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Memorial at Cemetery in Midst of Mountaintop Removal Site

Healing Mountains Slated To Be Largest Conference of Mountaintop Removal Opponents Yet

John Blair's Photos from Healing Mountains
 

Memorial Day on Kayford Mountain

May 29, 2006
Photos by Vivian Stockman

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Memorial Service in Forested Cemetery Amidst  Mountain Devastation

To end the Healing Mountains conference on a somber, yet inspirational and action-oriented note, about 100 conference participants carpooled to Kayford Mountain on Memorial Day.  For many, it was their first time seeing the extreme-mining devastation that is mountaintop removal.

  Kayford Mountain is the ancestral home of OVEC board member Larry Gibson. The Stanley Cemetery atop Kayford provides a vantage point for viewing "reclaimed" and active mountaintop removal sites. Journalists, students and concerned citizens from throughout the United States and beyond have visited the cemetery to witness the destruction first hand. Another lesser known cemetery on Kayford is the Stover Cemetery. The old mountaintop cemetery, covered with daylilies shaded by maples, sassafras, basswood and many other hardwood tree-species, is an oasis surrounded over 12,000 acres of active and reclaimed mountaintop removal mines operated by subsidiaries of Arch Coal and Massey Energy.  The cemetery is trapped inside an Arch Coal mountaintop removal operation, and Arch apparently previously has been reluctant to grant Stover kin access. But, it was hard to refuse the crowd -- including four elderly Catholic Sisters -- that Gibson led to the mine gates on Memorial Day (some stayed behind in the Stanley Heirs Park because the climb to the cemetery is rugged and the day was hot).   

"Eighty-five people streamed through the gate where some had previously been denied access, climbing steep and treacherous rubble, surrounded by a scene of utter desecration, to the little island of green at the summit," said Heartwood organizer Andy Mahler.  Heartwood and the Ohio Valley Environmental Coalition organized and hosted the Healing Mountains Conference.

Laws require mountaintop removal operations to relocate cemeteries from mining, or to not mine within 100 feet of cemeteries and to give people access to cemeteries remaining on otherwise mined land. Coalfield residents frequently report that they are denied admission to cemeteries; when they are allowed in, they are almost always accompanied by guards.

Allen Johnson, co-founder of Christians for the Mountains, led the prayers on the mountaintop. Scientist Mel Tyree read Chief Seattles 1854 statement (the statement is attributed to Chief Seattle, but was likely written by a Hollywood screenwriter) in memory of his friend Lone Wolf, who had planned to read the statement at the Stover Cemetery memorial before he died just a month earlier.  After other speakers, emotional memorial service participants joined hands and reflected in silence, then vowed to abolish mountaintop removal coal mining.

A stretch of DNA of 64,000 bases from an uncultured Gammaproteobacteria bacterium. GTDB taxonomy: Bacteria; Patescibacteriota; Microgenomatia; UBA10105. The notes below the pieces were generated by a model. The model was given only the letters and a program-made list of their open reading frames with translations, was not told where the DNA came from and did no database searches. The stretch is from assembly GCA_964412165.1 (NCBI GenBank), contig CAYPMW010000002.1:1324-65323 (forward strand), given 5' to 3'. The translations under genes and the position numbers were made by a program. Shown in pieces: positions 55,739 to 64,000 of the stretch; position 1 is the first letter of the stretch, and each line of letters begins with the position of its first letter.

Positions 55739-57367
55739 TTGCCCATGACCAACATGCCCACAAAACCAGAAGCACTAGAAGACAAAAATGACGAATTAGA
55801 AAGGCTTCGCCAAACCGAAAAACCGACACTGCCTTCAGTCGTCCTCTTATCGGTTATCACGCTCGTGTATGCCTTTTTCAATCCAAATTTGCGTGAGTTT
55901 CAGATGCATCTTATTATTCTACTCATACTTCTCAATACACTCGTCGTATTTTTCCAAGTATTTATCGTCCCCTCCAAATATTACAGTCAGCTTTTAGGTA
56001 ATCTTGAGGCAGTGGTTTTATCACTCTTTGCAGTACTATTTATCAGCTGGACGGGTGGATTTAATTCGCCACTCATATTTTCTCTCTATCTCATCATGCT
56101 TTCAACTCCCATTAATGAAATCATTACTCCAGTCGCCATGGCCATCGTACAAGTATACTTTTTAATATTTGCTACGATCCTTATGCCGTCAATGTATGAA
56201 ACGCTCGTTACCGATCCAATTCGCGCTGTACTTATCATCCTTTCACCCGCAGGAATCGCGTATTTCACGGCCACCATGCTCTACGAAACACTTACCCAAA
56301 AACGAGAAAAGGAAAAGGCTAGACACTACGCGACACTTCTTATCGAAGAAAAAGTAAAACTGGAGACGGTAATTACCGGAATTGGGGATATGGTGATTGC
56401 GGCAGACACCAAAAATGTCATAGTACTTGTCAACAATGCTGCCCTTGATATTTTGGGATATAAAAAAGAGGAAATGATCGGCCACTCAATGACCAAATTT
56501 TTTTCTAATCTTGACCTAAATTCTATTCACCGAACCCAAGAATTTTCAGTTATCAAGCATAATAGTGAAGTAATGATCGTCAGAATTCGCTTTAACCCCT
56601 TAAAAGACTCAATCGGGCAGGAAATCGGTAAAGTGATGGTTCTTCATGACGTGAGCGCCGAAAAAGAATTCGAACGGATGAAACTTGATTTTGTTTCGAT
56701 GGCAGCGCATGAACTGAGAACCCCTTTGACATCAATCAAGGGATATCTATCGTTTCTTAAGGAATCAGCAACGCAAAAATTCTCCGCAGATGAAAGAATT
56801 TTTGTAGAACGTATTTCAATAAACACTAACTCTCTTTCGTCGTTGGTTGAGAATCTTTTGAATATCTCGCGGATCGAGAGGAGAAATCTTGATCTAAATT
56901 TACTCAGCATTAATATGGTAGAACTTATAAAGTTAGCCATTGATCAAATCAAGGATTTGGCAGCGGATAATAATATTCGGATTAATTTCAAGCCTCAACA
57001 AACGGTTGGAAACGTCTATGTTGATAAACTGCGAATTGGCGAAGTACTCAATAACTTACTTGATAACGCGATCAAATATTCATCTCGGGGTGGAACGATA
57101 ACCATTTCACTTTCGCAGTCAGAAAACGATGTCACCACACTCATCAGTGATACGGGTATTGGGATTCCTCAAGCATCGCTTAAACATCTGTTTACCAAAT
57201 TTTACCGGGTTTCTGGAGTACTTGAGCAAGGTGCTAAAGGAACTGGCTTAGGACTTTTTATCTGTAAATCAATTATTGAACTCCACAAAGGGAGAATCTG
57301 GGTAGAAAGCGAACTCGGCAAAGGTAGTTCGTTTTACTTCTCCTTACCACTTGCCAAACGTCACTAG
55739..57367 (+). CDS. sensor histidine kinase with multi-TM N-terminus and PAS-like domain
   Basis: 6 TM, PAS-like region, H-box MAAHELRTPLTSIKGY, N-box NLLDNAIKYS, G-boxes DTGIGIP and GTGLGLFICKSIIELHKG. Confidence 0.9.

"At the cemetery we paid tribute to those before us who have loved these mountains and to the indomitable power of the human spirit," Mahler said. "We made a vow that together we would forever end the practice known as mountaintop removal coal mining."

 
Kentuckians For The Commonwealth's Teri Blanton is set for the trek to Stover Cemetery with her "Coal is Crippling Kentucky" t-shirt.
Kentuckians For The Commonwealth's Teri Blanton is set for the trek to Stover Cemetery with her "Coal is Crippling Kentucky" t-shirt.

The crowd leaves Stanely Hiers park on Kayford Mountain and sets out for the mine entrance.
The crowd leaves Stanely Hiers park on Kayford Mountain and sets out for the mine entrance.

The view from the road gives the a glimpse of the devastation.
The view from the road gives the a glimpse of the devastation.

At the mine gate, people crowd the guards in order to sign the forms that will let us on site.
At the mine gate, people crowd the guards in order to sign the forms that will let us on site.

At the mine gate, a Cleveland-based film crew working for documentary film-maker Mari-Lyn Evans wonders about ok'ing their work to film a "conference." This just isn't like the conferences in Ohio.
At the mine gate, a Cleveland-based film crew working for documentary film-maker Mari-Lyn Evans wonders about ok'ing their work to film a "conference." This just isn't like the conferences in Ohio.

Still milling about at the mine gate. Hmm, nice patch of green there, eh? That is supposed to substitute for the most biologically diverse temperate hardwood forest of earth?
Still milling about at the mine gate. Hmm, nice patch of green there, eh? That is supposed to substitute for the most biologically diverse temperate hardwood forest of earth?

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